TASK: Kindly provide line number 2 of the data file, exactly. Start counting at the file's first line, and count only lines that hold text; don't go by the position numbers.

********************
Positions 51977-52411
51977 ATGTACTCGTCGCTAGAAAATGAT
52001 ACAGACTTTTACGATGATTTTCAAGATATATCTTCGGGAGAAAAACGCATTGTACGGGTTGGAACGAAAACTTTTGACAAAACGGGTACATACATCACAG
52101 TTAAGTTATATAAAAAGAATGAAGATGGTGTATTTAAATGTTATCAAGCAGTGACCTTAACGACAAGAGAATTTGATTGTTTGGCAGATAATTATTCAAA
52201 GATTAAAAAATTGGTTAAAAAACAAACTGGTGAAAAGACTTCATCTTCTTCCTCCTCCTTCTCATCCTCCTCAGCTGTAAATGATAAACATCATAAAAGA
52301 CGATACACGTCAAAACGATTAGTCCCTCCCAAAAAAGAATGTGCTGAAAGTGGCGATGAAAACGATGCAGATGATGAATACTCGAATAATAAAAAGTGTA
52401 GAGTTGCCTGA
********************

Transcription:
51977 ATGTACTCGTCGCTAGAAAATGAT